Our friend Paige Winburne, Production Coordinator for the upcoming RocketJump: The Show, walks us through what to expect when reading or making “sides”.

Sides are small pocket-sized scripts that contain only the scenes that production is shooting on that day. They are usually a half page in size (2 pages of script printed onto one, and cut with scissors or paper cutter) and stapled together for easy access.

Because scripts don’t always come in perfect page counts, sometimes scenes you are not shooting that day will be printed in the sides. New scenes should be designated with a line, and if they are not being shot that day, crossed out diagonally.

You make new sides each production day. You don’t want the crew fumbling around trying to find a copy of the script in the middle of a shoot!

Download come example sides from VGHS Season 3 here!

Questions about the specifics? Ask us below!


What software do you use to make this “sides”?


We commonly use Preview on Mac. Once you have a PDF of the pages you need for that day (use whatever scriptwriting software you have and save as/export those pages as a PDF) you can open it up in Preview and use the tools to make lines and circles or whatever you need in that program. Your printer dialogue is where you can select how many pages you want to fit onto a sheet.

For windows, I believe Microsoft Reader, Foxit, or Drawboard PDF can perform something similar.


I have a question about the scene breakdowns. I noticed on this video and also on the slate video how they talk about things like scene 6c, 4b, etc. I’m just wondering how scenes are broken down into a,b, or c and if that is done in the script or somewhere else in the process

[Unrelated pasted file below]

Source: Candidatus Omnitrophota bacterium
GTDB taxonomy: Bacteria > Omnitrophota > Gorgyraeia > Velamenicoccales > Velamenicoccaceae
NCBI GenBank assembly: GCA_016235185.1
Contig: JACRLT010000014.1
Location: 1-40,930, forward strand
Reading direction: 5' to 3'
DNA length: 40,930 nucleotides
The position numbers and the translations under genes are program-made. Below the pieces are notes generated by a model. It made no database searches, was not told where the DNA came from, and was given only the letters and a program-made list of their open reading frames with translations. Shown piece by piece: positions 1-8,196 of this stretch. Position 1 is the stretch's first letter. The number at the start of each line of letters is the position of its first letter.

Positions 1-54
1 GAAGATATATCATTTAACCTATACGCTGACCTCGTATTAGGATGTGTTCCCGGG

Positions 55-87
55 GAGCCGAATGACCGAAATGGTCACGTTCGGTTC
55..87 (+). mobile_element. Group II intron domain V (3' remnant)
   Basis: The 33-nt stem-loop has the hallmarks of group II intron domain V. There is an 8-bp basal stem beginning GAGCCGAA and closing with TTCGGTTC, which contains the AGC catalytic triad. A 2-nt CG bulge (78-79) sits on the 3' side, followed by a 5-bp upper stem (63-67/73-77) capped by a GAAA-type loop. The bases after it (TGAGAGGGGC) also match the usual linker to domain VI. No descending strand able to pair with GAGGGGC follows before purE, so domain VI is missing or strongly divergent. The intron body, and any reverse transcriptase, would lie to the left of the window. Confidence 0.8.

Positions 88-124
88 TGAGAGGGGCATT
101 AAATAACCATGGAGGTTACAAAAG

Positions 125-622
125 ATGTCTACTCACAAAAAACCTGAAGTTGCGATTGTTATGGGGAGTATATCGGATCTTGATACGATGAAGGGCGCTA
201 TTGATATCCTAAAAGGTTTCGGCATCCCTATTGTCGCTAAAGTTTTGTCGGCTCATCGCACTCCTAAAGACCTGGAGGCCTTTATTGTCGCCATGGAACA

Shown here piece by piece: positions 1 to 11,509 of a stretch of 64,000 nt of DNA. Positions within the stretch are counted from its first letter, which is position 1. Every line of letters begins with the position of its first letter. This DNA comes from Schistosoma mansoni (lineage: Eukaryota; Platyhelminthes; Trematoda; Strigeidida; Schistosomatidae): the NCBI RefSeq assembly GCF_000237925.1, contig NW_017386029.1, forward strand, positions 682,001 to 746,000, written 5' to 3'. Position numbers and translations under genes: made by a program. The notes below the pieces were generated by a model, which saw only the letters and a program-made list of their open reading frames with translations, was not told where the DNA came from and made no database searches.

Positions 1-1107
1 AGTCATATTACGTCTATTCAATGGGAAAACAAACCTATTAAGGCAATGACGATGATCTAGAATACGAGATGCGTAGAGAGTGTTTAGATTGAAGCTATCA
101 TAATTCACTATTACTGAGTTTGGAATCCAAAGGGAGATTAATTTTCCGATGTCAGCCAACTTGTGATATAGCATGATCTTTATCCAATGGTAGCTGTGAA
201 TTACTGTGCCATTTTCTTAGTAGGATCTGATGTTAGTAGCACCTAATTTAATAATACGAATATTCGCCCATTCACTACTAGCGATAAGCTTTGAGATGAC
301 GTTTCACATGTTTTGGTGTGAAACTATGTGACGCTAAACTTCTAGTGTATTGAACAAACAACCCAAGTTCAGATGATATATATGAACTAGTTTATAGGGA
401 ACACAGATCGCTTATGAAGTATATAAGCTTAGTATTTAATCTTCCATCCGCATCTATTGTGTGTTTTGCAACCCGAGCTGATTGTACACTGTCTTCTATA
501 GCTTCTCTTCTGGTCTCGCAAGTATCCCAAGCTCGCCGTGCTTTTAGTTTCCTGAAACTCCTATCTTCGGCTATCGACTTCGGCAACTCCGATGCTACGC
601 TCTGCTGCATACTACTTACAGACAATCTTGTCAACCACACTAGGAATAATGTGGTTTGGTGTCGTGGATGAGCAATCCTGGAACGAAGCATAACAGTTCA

I believe scenes will be numbered 1, 2, 3, etc and the indiviual shots will be labeled with letters skipping I and O because they could be mistaken with numbers 1 and 0.


Hey i think this is the video where they cover it a little it might help


For people still interested in what programs to use for sides; Celtix has a phone app for just that part of screenwriting and production. I haven’t used it yet, myself, but it could be something to look into.


Usually (with slating) the scene number stays the same, but the shots within the scene are lettered. This is to prevent confusion on the slate.

Scene 2, Shot 3, Take 1, is a lot of numbers and “shots” and “takes” can sometimes get confused. So we letter them instead.

So the first shot in the scene would be labeled 2. Then the next shot would be 2A. Then the next shot would be 2B. When we are ready to shoot a new scene, we’d start over with a new scene number. (Sometimes you can shoot these out of order, which is why the letters really come in handy.)

So knowing that, an easier way to write that slate would be Scene 2B, Take 1.


PA tip:

Read the script, know what happens in what each scene number, and if you don’t, read your sides.

You’re AD will continually shout out what scene is shooting and what scene is next. If he or she says scene 15 is next and you have no idea what is going to happen, read your side!

Seriously, read the script and know what happens in each scene. It makes it so much easier for you as a PA and your AD will love you if you’re already preparing for the next scene.


If, for example, your shooting order of scenes is “10, 20, 30,19” and scenes 20 and 19 are on the same page, would you include that page twice? First with scene 19 crossed out, and then again later with scene 20 crossed out?


I think you’d just use the script pages once. The order you shoot in is on the call sheet on the first page of your sides. No need to use even more paper and cross out scenes you will be using, confusing everyone.
This is not from experience but would be most logical to me.